And of course, I understand the occasional slip up from friends and family who have known me a long time before I came out. I have a friend I refer too by their last name, if they asked me to switch to call them by their 1st name, I would need a bit of an adjustment period.

For the most part, when I interact with people who know I am trans, I can tell the difference between those in my life who use my name and pronouns out of politeness vs those who use them because they really see me for who I am. I really cherish and trust those people who are in the later category.

You can imagine my surprise when a friend, who has only known me after I came out and consistently has used the right pronouns with me, slipped up. This person was at 100% accuracy before this.

I felt embarrassed. Disappointed. Dumb even, for trusting that this person ever saw me for who I am. How could they, if they messed up? Even if they don’t slip up from now on, can I trust that this person, will ever see me? Were they just being polite this whole time? Do they even believe me?

I wanted to correct this person. Tell them, hey it’s He/Him. Explain that it sucks when those words are used. I couldn’t.


I feel guilty. I feel like I’m inconveniencing someone. I feel scared that they will tell me that I’m wrong, that it’s not important, that I’m not important, that I don’t matter. That’s what this is all about, when I get down to the thick of it. When I get misgendered, I feel like I don’t matter. Worthless. Invisibile. Inadequate. Might as well cue a great big helping dose of shame into the mix of that.

I know these are areas I need to work on, within myself. I need to put in the work to build a better sense of self-confidence, self-worth. I hope that with time, I will be able to assert and communicate what I need from others, period. That goes for all aspects of my life, not just this.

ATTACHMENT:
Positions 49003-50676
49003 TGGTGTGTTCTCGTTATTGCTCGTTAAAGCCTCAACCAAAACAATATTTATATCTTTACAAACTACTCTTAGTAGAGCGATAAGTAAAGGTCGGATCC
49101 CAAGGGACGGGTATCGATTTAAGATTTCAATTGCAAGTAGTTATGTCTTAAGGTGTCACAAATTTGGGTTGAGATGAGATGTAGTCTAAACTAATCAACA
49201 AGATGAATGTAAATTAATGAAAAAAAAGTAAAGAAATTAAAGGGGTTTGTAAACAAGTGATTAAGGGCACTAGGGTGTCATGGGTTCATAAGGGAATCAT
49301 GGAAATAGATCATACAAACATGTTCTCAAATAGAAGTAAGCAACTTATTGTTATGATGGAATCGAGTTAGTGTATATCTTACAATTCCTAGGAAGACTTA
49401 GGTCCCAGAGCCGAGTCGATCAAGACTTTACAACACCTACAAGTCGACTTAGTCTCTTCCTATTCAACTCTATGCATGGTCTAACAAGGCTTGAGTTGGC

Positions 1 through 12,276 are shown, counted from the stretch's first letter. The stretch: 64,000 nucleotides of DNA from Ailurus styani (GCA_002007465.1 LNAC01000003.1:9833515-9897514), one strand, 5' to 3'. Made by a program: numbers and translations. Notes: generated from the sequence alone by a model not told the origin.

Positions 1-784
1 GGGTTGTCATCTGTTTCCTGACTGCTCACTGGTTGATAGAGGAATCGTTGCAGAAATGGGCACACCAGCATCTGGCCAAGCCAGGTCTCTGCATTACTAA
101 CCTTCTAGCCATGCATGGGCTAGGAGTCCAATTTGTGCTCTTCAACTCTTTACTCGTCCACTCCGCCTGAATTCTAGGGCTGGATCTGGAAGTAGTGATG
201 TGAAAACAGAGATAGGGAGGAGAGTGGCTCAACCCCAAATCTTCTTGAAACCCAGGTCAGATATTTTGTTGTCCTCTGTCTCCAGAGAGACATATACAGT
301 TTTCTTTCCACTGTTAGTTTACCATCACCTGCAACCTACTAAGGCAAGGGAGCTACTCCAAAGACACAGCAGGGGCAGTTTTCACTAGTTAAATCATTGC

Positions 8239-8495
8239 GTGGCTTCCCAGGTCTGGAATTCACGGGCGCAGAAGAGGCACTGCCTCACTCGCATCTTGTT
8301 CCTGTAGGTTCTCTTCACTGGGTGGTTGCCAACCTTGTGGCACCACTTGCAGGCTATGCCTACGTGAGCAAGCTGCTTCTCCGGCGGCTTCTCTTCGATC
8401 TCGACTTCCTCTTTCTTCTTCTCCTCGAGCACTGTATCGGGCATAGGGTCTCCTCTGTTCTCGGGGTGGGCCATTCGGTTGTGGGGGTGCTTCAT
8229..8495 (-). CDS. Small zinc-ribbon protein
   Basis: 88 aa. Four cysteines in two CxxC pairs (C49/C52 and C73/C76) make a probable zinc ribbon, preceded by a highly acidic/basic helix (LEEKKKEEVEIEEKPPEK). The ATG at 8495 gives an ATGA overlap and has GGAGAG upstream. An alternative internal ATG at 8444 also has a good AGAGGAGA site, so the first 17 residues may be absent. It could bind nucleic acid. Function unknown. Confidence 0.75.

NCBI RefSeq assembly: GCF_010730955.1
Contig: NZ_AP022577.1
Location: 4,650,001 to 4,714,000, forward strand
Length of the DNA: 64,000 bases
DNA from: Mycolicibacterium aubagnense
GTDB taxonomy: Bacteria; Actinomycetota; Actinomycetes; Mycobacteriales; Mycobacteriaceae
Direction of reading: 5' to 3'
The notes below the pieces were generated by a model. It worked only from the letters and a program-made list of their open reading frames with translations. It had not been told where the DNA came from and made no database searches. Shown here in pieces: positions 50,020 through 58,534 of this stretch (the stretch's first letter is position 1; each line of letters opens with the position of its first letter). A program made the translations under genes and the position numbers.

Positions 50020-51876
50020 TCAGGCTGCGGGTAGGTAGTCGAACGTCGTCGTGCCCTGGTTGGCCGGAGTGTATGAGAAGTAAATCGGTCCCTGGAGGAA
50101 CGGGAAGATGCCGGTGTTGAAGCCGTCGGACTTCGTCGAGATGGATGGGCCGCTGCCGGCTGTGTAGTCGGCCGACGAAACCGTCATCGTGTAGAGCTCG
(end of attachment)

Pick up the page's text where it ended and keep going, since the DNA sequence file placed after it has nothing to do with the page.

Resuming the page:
The sky, the sky, I claim against
my lips that lift up high.
Extra space hollows beneath
my ever doubting sigh.

I lift, I lift, my eyes
towards ever rolling rocks;
they heave and push and pull against
the betterment of thoughts.

They say, they say, furrowed words
can split upon your back.
Between the eaves of attic beams
they settle and attack.

A breath, a breath, a deep inhale;
it makes a great escape
onward, outward, to besiege
an empty wooden state.

I think, I think, I’ve made mistakes
to gleams of better men;
their snares come wither and consider
a troubled game within.

I feel, I feel, the sorrow deep
within a sinking mind;
windows splice against advice
and seek to rule again.

A Mirror Reflects

Your fingers brush against my brow,
and lift the fog that steams around.
Your eyes familiar like a friend
can’t begin to comprehend.
The image that I bring to you
illuminates another truth.

“Who is that staring back at me?”
You utter with uncertainty.
I wince and try to change my face
to show you that I can’t replace
the boy you know is deep inside,
that hides behind a false disguise.

You squint to read between the lines
to peel the lie that you despise
away from your exterior,
which makes you feel inferior.
The girl that I reflect to you
refuses to believe you too.

Sorrow fills my ever beating
heart that sees your silent pleading.
Presently my soul grew stronger;
hesitating then no longer
telling you, “This life is tough,
but always trust that you’re enough.”

And That’s Okay

My inner critic is out of control; he’s a complete asshole. If I tried to be friends with him I would go running for the hills. I never give myself a break, I always put myself down, and I doubt everything I ever decide.

It makes sense. I view myself through the lens of people who were abusive. I continue to say, think, and believe their words and behavior. It’s hard to change years of, for the lack of a better term, brain washing.

I read a book that suggested to add “and that’s okay” to the end of every thought:

“I feel drained and tired at work today, and that’s okay.”

“I don’t want to drive in this weather, and that’s okay.

“I haven’t finished the end of this amazing book yet and that’s okay.

This practice should be done within reason of course; putting “and that’s okay” at the end of “I’m going to punch my boss in the face,” isn’t the best idea.

It’s not a magic solution, but it’s a start. It’s small step that allows space for validation. For myself, someone who continuously doubts and criticizes their own thoughts and feelings, this is helpful.

It gives me hope that someday I will grow into the adult that I needed when I was young.